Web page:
Nature’s Wildlife Weapons (2022)
James Ryan, Bateman
32 pages, paperback, NZ $19.99
Picture young Anthony Wright, intrigued by ferns, popping into the Auckland Museum and becoming fascinated. Now he’s Director of the Canterbury Museum and he’s written the Introduction to Nature’s Wildlife Weapons. It’s excellent.
Picture young Trevor Agnew, intrigued by skinks and geckos, popping into the Otago Museum to get a lizard identified. Now I remain fascinated by museums and I have to write a review of Nature’s Wildlife Weapons. That’s simple. It’s excellent.
James says he wrote this book for boys and girls like himself. He has succeeded in writing a lively and interesting introduction to the weapon systems used by animals. His writing style is clear and natural. ‘Tusks, antlers, horns and claws are what animals need to fight and hunt.’ Tusks, antlers, horns and claws are also what James enjoys collecting; several illustrations show items from his private collection. His interest has led James to research widely, from smilodon to coconut crab, sawfish to pouākai, megalodon to therazinosaurus.
The entertaining text is well laid out, with plenty of intriguing section headings, such as ‘What were the biggest claws ever?’ and ‘Deer with tusks – weird right?’. The paragraph ‘Gross Facts’ lived up to its name by bringing together George Washington’s dental problems and hippopotamus tusks.
James delights in the remarkable ways some creatures have developed for hunting, defence and impressing the opposite sex. ‘They show us life close up and real.’
It is no surprise that many of these well-armed creatures are no longer with us, while many more, like the pangolin and the rhinoceros are now threatened with extinction. It is ironic that protective features like horns and tusks have made some creatures vulnerable to poaching.
James has strong views on conservation and this comes through naturally in his section on elephant tusks. ‘Ivory was once used for all kinds of things – piano keys, knife handles and buttons. …Today there is no reason to use ivory for anything. These things can all be made from plastic or wood.’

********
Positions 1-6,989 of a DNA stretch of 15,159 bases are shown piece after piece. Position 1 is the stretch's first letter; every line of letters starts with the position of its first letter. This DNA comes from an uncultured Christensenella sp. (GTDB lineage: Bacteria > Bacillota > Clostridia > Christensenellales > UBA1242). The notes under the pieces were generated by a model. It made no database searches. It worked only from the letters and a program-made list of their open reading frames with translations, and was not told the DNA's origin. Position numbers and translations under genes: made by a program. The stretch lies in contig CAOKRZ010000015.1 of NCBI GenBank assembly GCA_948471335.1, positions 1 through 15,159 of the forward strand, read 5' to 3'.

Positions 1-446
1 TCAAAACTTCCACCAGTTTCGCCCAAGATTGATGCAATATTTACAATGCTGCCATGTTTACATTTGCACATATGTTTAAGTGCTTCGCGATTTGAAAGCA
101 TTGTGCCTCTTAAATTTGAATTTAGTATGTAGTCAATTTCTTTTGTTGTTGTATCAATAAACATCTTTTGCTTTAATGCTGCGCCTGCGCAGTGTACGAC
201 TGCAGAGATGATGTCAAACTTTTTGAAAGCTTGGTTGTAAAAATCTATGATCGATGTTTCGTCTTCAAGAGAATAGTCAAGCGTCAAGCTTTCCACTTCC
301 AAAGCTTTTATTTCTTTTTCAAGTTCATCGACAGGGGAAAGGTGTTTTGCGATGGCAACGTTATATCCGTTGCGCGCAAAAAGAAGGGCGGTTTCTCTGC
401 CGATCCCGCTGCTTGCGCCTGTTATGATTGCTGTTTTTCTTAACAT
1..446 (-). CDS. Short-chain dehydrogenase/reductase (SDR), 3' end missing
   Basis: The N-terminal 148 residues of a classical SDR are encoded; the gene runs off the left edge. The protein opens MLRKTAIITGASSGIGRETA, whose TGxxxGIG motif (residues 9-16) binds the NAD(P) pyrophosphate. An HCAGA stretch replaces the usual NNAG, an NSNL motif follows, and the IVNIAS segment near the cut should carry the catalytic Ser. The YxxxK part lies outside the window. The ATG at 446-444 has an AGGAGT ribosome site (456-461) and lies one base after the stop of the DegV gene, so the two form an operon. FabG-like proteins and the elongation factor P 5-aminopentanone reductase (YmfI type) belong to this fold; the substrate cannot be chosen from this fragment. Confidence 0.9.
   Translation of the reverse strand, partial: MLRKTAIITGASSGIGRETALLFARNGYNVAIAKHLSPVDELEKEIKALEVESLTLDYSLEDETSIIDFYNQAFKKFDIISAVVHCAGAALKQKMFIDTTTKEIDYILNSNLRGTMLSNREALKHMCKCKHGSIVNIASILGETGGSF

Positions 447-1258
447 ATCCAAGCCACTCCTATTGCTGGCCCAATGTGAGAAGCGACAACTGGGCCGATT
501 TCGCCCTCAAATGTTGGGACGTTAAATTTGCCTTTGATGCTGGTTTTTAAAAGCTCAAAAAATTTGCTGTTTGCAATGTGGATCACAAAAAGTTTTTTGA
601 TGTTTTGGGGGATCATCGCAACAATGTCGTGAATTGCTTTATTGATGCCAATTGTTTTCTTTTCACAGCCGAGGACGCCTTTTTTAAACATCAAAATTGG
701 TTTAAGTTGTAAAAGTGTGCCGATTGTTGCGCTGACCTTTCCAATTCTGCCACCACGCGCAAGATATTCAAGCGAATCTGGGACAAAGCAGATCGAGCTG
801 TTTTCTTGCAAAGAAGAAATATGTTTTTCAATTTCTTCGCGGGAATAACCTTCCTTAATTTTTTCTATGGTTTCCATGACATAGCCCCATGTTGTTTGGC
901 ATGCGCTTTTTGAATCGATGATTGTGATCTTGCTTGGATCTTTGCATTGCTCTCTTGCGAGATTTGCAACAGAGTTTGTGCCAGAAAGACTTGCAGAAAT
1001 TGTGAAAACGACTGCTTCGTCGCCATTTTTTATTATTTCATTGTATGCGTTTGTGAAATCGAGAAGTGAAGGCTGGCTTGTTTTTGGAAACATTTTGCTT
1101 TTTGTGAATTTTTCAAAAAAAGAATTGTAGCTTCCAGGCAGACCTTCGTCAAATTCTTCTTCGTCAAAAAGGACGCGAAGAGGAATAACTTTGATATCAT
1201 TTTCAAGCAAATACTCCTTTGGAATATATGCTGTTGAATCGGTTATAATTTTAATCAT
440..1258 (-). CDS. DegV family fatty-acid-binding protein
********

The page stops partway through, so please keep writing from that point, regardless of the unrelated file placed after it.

I especially like the way he drops quiet little jokes into his text. ‘My mum says that my dad has mammoth meat at the bottom of our freezer.’
James also has a good feel for history. He was delighted to find that the drays carrying moa bones from the swamp at Pyramid Valley to the Canterbury Museum went right past his home. He adds, ‘When the pouākai, Haast’s eagle, was alive, they circled the sky above where I live today. And then, when they were gone, they came past one last time.’
Above all, this book radiates James’ enthusiasm for the way our museums enable us to see some of the world’s wonders. Posing with the huge jawbone of an extinct cave bear, he tells us that they were massive. ‘Standing on all fours this one could look a tall man straight in the eyes. This skull has been in the Canterbury Museum since 1874. And now we all get to see it.’
How appropriate it is that just as Nature’s Wildlife Weapons is launched, the Canterbury Museum has brought out ‘a stampede of stuffed specimens’ for its Fur Fangs and Feathers special exhibition, which runs until March 27th.
Imagine the effect it is having on all us twelve year olds.
30 January 2022